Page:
Reflecting on Dallas, Baton Rouge and Minnesota

July 12, 2016

Dear Students, Faculty and Staff, 

We in the Seattle University family join President Obama and others throughout the nation in mourning the victims of last week’s violence. As we grapple with the deaths of the African American men shot by police in Baton Rouge and Minnesota and the five law enforcement officers killed and others who were injured in Dallas, those words so integral to our mission—empowering leaders for a just and humane world—tug at us collectively. 

You would be forgiven if the recent acts of senseless violence, including those in Orlando, elsewhere in the country and around the world, prompted you to ask “Where is the justice, where is the humanity?” My answer: Justice and humanity exists within all of us. That may sound simplistic and I by no means intend it to be. However, I believe that we must refuse to give in to the noise that wants to drown out the sounds of goodness in peoples’ hearts and minds. We must refuse to give in to helplessness and hopelessness.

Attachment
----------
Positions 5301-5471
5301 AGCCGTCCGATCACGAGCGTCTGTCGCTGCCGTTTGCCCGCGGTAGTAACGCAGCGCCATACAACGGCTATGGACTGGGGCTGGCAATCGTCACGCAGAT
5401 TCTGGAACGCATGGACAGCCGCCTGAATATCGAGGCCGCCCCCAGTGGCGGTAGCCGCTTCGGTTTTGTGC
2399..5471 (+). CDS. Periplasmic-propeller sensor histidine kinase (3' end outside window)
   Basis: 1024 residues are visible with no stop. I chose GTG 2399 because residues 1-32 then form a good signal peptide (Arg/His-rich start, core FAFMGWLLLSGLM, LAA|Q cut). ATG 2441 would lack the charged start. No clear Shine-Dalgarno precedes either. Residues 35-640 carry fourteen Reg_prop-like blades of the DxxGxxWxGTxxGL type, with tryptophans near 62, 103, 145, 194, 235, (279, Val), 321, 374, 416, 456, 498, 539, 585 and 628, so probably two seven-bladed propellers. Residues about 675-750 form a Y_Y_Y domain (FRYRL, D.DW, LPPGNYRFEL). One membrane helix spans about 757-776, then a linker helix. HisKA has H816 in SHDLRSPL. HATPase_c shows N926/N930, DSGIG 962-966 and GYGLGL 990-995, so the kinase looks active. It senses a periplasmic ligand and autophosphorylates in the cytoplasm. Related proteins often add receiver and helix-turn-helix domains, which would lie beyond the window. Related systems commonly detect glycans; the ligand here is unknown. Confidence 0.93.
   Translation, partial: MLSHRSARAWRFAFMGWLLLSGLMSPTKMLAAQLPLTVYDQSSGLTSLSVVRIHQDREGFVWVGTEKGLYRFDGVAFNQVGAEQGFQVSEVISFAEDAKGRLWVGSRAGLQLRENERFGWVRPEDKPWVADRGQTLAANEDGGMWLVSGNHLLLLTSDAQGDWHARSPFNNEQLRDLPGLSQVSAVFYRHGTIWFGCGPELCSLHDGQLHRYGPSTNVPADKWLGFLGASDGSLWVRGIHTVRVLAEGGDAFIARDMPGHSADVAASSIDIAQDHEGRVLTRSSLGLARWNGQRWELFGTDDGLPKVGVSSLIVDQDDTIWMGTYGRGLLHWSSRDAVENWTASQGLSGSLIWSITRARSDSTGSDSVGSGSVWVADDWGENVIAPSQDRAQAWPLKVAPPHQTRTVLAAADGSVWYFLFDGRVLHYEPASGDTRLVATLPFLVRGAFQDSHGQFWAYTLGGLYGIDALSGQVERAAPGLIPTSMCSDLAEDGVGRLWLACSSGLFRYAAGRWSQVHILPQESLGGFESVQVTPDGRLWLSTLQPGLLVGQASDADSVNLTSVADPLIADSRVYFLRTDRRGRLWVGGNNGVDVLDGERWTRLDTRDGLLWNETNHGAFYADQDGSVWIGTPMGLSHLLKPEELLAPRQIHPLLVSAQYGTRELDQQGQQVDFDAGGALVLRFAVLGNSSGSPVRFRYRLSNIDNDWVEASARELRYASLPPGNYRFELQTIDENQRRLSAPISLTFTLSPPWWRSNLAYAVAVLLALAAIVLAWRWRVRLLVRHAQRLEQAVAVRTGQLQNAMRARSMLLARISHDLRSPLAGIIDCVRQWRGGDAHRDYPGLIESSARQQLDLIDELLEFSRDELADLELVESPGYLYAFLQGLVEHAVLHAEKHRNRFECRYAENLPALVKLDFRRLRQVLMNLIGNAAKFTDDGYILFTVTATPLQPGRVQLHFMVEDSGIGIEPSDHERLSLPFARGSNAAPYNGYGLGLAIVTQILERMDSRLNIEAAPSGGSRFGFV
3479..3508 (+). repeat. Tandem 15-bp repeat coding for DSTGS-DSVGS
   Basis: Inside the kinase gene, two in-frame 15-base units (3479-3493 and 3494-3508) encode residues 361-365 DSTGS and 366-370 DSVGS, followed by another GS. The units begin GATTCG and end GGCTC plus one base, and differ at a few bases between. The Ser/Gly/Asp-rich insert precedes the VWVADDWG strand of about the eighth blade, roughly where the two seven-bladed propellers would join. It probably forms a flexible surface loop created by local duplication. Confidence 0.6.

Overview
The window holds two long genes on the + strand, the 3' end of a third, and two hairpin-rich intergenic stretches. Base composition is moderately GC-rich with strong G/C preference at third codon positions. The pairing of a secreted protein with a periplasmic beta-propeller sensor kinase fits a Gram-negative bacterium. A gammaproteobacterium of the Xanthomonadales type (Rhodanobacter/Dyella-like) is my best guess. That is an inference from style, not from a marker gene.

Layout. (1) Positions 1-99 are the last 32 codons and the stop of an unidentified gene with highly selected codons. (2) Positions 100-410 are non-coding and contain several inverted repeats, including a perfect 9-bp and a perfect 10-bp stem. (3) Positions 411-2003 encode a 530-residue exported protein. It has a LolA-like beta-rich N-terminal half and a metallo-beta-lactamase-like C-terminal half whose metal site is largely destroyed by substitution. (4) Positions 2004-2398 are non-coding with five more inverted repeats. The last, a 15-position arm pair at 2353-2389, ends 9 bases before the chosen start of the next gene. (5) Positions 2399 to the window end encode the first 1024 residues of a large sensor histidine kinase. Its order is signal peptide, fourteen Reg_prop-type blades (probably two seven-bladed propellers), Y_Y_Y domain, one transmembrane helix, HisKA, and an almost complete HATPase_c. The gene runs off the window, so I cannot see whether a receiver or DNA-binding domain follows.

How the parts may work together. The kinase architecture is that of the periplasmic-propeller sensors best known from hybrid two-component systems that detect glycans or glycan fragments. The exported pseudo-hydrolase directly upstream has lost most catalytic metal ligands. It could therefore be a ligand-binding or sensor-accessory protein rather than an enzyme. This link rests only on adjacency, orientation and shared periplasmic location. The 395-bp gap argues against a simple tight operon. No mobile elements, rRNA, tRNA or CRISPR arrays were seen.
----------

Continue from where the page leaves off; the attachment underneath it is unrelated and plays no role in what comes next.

Being part of a Jesuit educational institution means we must always work to improve the lives of those who suffer at the hands of injustice and inhumanity by way of the examples and values that we work and live by. It means being peacemakers, reaching out compassionately to one another and healing a broken world. 

Please join me in prayer and contemplation for the victims and their families of these horrific acts. There are two opportunities tomorrow and Thursday to come together: 

  • At noon Wednesday, the Office of Multicultural Affairs will offer its OMA Living Room (STCN Pavilion 180) as a gathering space for solidarity and community. This will be a time for reflection as we consider how impactful the issues of hatred, discrimination and fear effect each of us.  
  • The Thursday 12:30 p.m. Mass at the Chapel of St. Ignatius will offer a liturgy for the victims of violence and prayer for the advent of peace.

Finally, let us rededicate ourselves to our mission, especially in these moments when it seems as though we are swimming against the tide.  

In prayer and peace, 

Stephen V. Sundborg, S.J.